- How does Gao appear to see his role as a writer? Does he believe that art has a social or political function, or that the artist has a responsibility to his society? Do art and literature have a different significance in totalitarian and democratic societies?
- Do you see the novel's protagonist as its author's alter ego or as a fictional creation who happens to share his name and basic biography? What kind of character is Gao? Does the author ever present him in a less than favorable light?
- What is the significance of the book's title? What might Gao have intended in calling it a "bible" instead of a novel, memoir or autobiography?
Most Helpful Customer Reviews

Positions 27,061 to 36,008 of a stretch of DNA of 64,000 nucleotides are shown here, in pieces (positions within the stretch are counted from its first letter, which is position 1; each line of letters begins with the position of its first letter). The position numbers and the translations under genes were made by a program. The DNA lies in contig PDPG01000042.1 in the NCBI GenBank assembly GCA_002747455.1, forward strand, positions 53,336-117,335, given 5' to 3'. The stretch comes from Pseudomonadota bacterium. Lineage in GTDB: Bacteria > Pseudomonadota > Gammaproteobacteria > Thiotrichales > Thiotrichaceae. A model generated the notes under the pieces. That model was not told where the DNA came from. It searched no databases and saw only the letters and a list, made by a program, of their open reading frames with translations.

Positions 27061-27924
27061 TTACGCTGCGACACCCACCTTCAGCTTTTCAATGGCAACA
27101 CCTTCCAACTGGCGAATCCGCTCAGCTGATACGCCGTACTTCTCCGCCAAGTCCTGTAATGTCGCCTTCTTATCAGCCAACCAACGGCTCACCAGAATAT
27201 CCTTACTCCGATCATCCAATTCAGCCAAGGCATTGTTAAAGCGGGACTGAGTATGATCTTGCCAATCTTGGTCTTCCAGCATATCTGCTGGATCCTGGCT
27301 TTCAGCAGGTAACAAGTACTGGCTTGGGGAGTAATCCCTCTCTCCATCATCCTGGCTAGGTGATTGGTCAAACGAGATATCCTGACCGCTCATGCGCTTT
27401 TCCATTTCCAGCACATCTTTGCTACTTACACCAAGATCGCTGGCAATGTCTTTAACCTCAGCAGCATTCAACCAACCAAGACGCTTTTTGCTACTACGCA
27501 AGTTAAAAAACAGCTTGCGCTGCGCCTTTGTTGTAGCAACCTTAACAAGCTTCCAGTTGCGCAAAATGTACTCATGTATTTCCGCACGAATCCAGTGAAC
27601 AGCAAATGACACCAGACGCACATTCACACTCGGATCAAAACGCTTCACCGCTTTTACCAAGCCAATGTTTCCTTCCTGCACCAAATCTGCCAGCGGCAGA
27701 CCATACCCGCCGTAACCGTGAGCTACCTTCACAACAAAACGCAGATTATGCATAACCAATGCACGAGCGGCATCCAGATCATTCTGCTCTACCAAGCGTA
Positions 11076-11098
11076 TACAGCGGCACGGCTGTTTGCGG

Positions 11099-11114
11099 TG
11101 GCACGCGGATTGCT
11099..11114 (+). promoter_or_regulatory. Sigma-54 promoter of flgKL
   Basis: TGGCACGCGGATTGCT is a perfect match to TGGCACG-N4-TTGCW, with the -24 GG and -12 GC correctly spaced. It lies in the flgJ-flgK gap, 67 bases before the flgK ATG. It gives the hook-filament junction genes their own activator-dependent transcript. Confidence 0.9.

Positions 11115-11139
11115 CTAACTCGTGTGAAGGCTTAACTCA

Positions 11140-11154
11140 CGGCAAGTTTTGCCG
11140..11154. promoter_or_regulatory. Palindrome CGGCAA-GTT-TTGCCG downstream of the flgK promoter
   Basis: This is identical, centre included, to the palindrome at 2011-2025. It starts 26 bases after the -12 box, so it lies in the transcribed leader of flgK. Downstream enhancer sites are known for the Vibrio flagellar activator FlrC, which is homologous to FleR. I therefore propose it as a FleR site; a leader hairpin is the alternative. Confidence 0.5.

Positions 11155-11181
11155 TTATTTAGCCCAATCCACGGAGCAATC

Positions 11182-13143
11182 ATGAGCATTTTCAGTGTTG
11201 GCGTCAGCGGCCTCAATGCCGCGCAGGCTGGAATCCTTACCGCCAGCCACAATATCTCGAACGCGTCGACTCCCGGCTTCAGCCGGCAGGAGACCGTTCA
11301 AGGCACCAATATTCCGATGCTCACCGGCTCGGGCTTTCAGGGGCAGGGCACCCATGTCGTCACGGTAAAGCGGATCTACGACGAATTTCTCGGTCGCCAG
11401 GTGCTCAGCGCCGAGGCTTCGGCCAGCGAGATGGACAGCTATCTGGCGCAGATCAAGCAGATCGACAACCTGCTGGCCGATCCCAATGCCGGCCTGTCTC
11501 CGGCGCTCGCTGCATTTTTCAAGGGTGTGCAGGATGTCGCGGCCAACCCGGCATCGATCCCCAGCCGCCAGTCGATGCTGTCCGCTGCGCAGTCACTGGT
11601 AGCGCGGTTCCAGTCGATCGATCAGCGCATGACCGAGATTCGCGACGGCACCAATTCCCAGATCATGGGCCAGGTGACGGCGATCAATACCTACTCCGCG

This is one of those books which seems disappointing in its early stages but which does pick up considerably after about the first quarter or third of the way through. The difficulties in getting into it were essentially two-fold:1. Gao is writing predominantly in flashback to the years of the Cultural Revolution and although it's obviously autobiographical the POV of the narrative shifts constantly between addressing his younger self (you do this, you did that) and writing about his younger self (he did this, he did that), which feels stilted and artificial throughout; and2. The early chapters are largely taken up with his sexual relationship with a self-pitying and self-indulgent German Jewish woman with a major chip on her shoulder (whether justifiably or not). In these early stages of the book, Gao swings alternately between beginning the recounting of his experiences and chapters focusing on their endless sessions of sex and her self-loathing and whining for reassurance and his endlessly having to provide the reassurance that she seems to need but never seems to benefit from. It is, in effect, from the moment that Margarethe leaves the novel that it really begins to take off.Inevitably it is Gao's depictions of the horrors and trauma of the years of Cultural Revolution with its cult of terror, arbitrary arrest, denouncements and punishments which hold the fascination.It therefore strikes me that it would perhaps have been closer to the spirit of the book if its English title had been One Man's Testament since what Gao has written here is indeed a testament, ie an act of witnessing the tumultuous moment in history known as The Cultural Revolution.Having read it, however, I'm now interested in finding out more about the Cultural Revolution and its predecessor, the Great Leap Forward (that wasn't) than I was before.